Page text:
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One of the Biggest Mistakes We can Make
I recently was given the chance to give my first full day workshop. In front of a raucous crowd of four, I presented on students living in poverty and how to best reach and teach them. I want to send a huge thank you to the attendees and ROE #13 for the opportunity. When the day was done and I drove home, I began to reflect on my message and my presentation. A talking point stuck out and it has been resonating with me since that day.
That talking point was the idea of
and how that can be damaging to teachers as they try to connect with their free lunch kids. Having a deficit mindset causes us to set a low bar for kids we feel sorry for or are convinced that they will not ever be successful in life. Daniel Booth has told us about setting the bar too low. If you have not seen his
for the IPA, please do. He often says that he would rather set the bar high and miss it all the time than to set the bar low and hit it every time. He's right. I feel like we should be applying this thinking not just with our free lunch kids but with all of our kids.
When we set the bar low or excuse the behavior or effort of our free lunch kids, we are simply ignoring the fact that our job is to help them experience social mobility. We should be setting the bar high so we will communicate that just because their family might be disadvantaged, they do not have to be. Isn't this why we all became educators? We want to help students grow right? This entails much more than raising test scores and skill deficits. For these kids we have to teach them a growth mindset so raising a test score will actually mean something to them.
I was very careful to tell my workshop attendees that I am not a formally trained poverty trainer/presenter. I am actually a poverty practitioner in life and profession. I have been influenced by great people that ignored my deficit of generational poverty and helped me to use my own strengths to get out of poverty. They set a high bar for me and never let me off the hook. I do this everyday no matter how frustrating it can be.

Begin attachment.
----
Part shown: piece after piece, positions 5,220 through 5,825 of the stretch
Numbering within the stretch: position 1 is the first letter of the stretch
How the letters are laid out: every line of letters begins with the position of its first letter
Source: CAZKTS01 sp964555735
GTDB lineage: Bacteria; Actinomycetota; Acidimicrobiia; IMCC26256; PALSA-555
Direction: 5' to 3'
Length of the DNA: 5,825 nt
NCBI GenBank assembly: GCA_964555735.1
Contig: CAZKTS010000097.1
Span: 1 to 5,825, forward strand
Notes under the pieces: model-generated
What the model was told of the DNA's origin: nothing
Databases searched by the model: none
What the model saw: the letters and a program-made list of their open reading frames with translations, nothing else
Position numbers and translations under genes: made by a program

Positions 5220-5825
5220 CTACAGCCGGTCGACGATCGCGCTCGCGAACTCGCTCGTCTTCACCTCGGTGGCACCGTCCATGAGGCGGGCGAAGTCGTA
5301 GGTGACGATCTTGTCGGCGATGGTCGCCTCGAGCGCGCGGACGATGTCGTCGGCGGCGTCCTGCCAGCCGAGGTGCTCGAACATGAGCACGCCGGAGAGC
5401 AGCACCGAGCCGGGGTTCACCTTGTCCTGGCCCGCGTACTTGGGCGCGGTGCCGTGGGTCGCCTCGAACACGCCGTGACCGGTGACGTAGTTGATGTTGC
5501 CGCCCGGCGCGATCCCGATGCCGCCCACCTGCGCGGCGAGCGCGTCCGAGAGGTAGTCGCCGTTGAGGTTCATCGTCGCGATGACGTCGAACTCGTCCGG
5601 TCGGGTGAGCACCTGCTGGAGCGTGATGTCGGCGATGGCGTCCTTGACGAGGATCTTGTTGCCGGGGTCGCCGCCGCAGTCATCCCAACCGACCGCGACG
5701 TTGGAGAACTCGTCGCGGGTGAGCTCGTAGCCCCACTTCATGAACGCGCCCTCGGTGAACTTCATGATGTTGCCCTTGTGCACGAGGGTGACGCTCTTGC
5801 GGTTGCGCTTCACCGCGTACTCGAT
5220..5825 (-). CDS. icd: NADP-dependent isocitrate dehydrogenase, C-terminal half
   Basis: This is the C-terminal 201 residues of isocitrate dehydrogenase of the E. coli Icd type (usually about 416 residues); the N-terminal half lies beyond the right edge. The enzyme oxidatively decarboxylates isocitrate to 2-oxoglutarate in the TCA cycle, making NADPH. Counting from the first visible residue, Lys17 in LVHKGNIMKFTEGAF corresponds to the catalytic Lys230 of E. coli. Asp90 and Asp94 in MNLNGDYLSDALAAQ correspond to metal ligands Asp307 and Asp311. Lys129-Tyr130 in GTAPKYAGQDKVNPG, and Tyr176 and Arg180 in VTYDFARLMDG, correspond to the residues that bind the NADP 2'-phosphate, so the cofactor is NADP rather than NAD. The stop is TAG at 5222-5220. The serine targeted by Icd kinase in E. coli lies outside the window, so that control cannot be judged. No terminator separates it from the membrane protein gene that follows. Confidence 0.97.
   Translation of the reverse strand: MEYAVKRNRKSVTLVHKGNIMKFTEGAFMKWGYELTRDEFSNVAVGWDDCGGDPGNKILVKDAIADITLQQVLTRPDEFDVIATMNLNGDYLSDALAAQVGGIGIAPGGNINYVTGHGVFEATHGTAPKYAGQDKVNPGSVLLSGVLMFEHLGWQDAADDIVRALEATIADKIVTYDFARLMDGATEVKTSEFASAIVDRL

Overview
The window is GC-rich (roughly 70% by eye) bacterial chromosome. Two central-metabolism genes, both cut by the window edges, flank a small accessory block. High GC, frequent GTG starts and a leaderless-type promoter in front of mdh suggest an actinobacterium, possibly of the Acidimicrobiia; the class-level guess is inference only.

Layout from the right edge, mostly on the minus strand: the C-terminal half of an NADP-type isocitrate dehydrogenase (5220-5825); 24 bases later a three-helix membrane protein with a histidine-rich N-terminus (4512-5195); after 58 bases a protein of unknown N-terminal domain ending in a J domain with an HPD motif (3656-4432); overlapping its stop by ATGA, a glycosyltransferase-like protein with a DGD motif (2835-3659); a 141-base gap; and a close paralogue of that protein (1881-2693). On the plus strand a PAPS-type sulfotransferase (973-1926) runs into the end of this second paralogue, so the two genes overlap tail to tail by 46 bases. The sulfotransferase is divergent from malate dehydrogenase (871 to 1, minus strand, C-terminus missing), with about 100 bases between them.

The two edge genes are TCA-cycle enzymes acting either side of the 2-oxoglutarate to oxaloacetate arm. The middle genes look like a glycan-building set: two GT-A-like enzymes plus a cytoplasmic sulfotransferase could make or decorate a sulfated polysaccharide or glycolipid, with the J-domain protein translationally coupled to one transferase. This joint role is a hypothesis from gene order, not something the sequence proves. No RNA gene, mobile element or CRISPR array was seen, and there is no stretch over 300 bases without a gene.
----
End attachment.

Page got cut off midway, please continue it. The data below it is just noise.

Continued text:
I ran into a former student not long ago and he asked if I remembered him. I absolutely did. It seemed like we fought with each other just about every day. He told me that he had to be the worst kid that I had ever had and I disagreed with him. "Sure we butted heads, but I never personally dislike kids that I am trying to work with." I told him. He went on to say that I was always his favorite because I never quit on him and I always reminded him that I expected more out of him. He went on further to say that he could never tell me that because he enjoyed arguing with me and didn't want that to go away. It's funny how you might be making a difference even though you feel like you are spinning your wheels.
Let go of your deficit mindset and set a consistently high bar for your students. One of the biggest mistakes we can make is to think that their future is set and they we, in the greatest profession of all, have no way to change it. If you would like some inspiration, watch Daniel Booth's Ignite session and remember your why.
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